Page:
THE UTILITY OF SPACE
Can a building be anti-capitalist? Yes - so long as it does not obey its fundamental rules.
A building which has no value and which produces no surplus deviates from the logic of capitalism whereby all objects (including people) are judged according to their profitability. An empty building performs a dual (un)purpose: it fails to generate profit, and by standing on valuable ground it prevents another building from generating profit.
Hoorah, therefore, for derelict buildings!
The Anglo-Saxon form of capitalism is based on a deep-rooted utilitarianism. Everything must have a capacity for profit, a potential to produce surplus value. That which does not is dismissed as wasteful or useless. This is not quite the case in, for example, France and Germany, where radicalism and reflection are privileged. But Anglo-Saxon nations privilege practicality. They quickly judge when something is alive (profitable) and when it is dead (unprofitable, and therefore redundant).
The French writer Georges Bataille inverted this view. He believed that the bourgeois emphasis on utility denies basic human drives, and that a life dedicated to work is really no more than a living death. He called the emphasis on utility “profane”, and contrasted it with the “sacred”, a mode of life which is not subordinated to production, and which enables people to live in the here-and-now.
Bataille would therefore be a champion of buildings which have outlived their original purpose. Two such buildings are Battersea Power Station and the West Pier at Brighton (though this website explores whole villages whose moment has passed).
Battersea Power Station no longer generates electricity and is structurally unsound; the West Pier has collapsed into the sea. As far as capitalism is concerned, they are both useless and should be replaced by something more purposeful - and our utilitarian friends have been planning hotel complexes and theme parks on these sites for years. And yet, the power station has been not been operational for 25 years, and the pier lost contact with the land in 1975. These ghostly buildings ain't conceding to capital without a fight.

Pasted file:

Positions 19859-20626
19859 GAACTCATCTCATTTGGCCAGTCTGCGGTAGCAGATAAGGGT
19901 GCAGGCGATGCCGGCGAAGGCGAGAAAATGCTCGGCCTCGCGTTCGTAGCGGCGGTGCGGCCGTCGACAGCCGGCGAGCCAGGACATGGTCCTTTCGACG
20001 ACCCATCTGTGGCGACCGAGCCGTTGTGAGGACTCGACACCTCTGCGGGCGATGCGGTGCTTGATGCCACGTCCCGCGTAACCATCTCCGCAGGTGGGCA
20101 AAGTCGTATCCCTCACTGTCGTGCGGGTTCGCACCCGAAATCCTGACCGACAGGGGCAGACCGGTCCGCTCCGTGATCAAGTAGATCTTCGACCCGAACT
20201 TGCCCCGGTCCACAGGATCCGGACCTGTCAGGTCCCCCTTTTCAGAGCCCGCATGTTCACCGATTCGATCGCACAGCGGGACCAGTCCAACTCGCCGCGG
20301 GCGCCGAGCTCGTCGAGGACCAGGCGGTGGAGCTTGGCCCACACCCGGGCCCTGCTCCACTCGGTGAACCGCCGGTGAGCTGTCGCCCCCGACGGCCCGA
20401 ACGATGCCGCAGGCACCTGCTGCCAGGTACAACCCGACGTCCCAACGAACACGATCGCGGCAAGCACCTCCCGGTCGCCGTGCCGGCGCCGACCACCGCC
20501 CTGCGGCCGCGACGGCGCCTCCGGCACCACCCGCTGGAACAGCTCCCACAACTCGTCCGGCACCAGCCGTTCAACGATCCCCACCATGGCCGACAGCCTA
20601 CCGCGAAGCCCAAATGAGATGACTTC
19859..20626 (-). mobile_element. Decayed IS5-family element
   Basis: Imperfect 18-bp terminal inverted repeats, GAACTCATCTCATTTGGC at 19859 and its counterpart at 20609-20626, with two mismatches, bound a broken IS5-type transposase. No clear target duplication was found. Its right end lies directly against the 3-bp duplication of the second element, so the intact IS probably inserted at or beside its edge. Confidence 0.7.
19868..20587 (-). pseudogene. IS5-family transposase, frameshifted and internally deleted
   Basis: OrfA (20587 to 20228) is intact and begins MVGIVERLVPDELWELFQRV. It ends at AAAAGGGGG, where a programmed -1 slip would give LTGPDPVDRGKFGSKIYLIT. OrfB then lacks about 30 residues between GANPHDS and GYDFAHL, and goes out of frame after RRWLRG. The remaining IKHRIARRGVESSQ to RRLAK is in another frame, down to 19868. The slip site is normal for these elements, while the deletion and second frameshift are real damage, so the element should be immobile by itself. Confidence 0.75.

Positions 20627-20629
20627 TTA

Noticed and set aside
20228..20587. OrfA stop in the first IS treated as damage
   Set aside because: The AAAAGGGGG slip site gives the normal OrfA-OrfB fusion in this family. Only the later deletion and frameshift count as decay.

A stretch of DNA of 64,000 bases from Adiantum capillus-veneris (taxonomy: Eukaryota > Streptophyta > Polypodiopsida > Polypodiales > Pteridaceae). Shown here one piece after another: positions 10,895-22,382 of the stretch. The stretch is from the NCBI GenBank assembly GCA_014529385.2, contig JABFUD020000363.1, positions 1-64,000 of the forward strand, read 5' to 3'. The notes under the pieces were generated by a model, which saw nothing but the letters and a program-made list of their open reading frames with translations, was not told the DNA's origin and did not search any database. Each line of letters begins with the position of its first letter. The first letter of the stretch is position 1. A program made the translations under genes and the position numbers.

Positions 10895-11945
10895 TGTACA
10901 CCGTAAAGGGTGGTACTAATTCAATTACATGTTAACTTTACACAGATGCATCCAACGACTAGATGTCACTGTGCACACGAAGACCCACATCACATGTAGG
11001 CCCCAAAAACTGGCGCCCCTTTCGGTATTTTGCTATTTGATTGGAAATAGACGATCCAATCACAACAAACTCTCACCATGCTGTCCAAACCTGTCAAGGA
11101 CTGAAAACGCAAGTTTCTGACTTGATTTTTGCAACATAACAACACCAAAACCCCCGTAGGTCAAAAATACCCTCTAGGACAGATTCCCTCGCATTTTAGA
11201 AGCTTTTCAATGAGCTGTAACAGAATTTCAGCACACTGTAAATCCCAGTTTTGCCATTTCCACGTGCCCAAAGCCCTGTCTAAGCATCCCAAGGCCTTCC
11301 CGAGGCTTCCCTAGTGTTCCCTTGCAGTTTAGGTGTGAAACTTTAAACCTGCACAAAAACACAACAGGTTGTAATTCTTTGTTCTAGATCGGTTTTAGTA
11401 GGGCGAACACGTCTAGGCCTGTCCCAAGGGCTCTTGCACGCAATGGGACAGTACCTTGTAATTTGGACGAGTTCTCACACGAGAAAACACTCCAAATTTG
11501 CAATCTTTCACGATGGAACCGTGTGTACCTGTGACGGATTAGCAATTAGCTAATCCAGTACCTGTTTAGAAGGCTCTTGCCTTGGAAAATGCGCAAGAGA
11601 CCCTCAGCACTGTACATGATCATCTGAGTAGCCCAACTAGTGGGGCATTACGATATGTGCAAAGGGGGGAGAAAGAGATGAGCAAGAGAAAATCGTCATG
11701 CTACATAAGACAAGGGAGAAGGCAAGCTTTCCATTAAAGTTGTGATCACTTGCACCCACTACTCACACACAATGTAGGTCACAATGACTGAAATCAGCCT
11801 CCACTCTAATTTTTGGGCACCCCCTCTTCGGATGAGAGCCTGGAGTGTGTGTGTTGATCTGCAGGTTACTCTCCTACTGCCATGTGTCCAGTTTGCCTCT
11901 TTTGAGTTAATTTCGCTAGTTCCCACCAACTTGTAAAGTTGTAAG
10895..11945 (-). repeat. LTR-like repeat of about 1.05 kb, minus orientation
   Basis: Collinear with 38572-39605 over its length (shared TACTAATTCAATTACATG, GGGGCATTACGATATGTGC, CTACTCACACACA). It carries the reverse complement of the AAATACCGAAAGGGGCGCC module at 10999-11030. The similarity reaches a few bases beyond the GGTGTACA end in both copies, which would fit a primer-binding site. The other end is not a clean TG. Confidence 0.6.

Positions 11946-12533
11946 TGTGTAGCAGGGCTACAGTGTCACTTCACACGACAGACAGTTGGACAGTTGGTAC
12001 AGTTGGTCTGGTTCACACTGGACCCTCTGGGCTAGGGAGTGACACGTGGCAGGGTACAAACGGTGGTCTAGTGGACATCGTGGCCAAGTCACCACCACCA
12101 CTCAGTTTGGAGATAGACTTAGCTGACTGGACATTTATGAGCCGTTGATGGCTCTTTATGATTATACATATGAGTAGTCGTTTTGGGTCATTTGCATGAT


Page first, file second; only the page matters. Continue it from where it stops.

This seems particularly pertinent to the discussion on “hauntology,” which k-punk has led, and which is the subject of a symposium at the Museum of Garden History in a month or so. The term 'hauntology' was coined by Derrida in Spectres of Marx to describe the way in which traces of Marxism can exist in a society which, according to the neoliberals, has outlived Marx. Even though capitalism has overcome socialism, it can never be altogether free of its influence. The ghosts of Marxism, and in particular its messianic hope for a better world, continue to haunt our twenty-first century world.
Hauntology (homophonous to “ontology” in French) is generally seen as a theory of being where the present is haunted by the past. I’m not sure this is entirely true – the capitalist present is constantly preoccupied by the future, and some science fiction writing (especially comics) would fit the category of hauntology perfectly.
The spectrality of these buildings means that they are barely present - they do not occupy a comfortable place in the accepted order of things, and so they hardly exist. They are deviant. But by not subordinating to the demands of the past or the future, in negating both tradition and investment, they are absolutely present. The more skeletal they become (both are open to the elements), the more we see their ghosts. We are unable to grasp them, and yet they possess a rare vitality. Such buildings refuse capitalism's demands. They are the playgrounds of another world.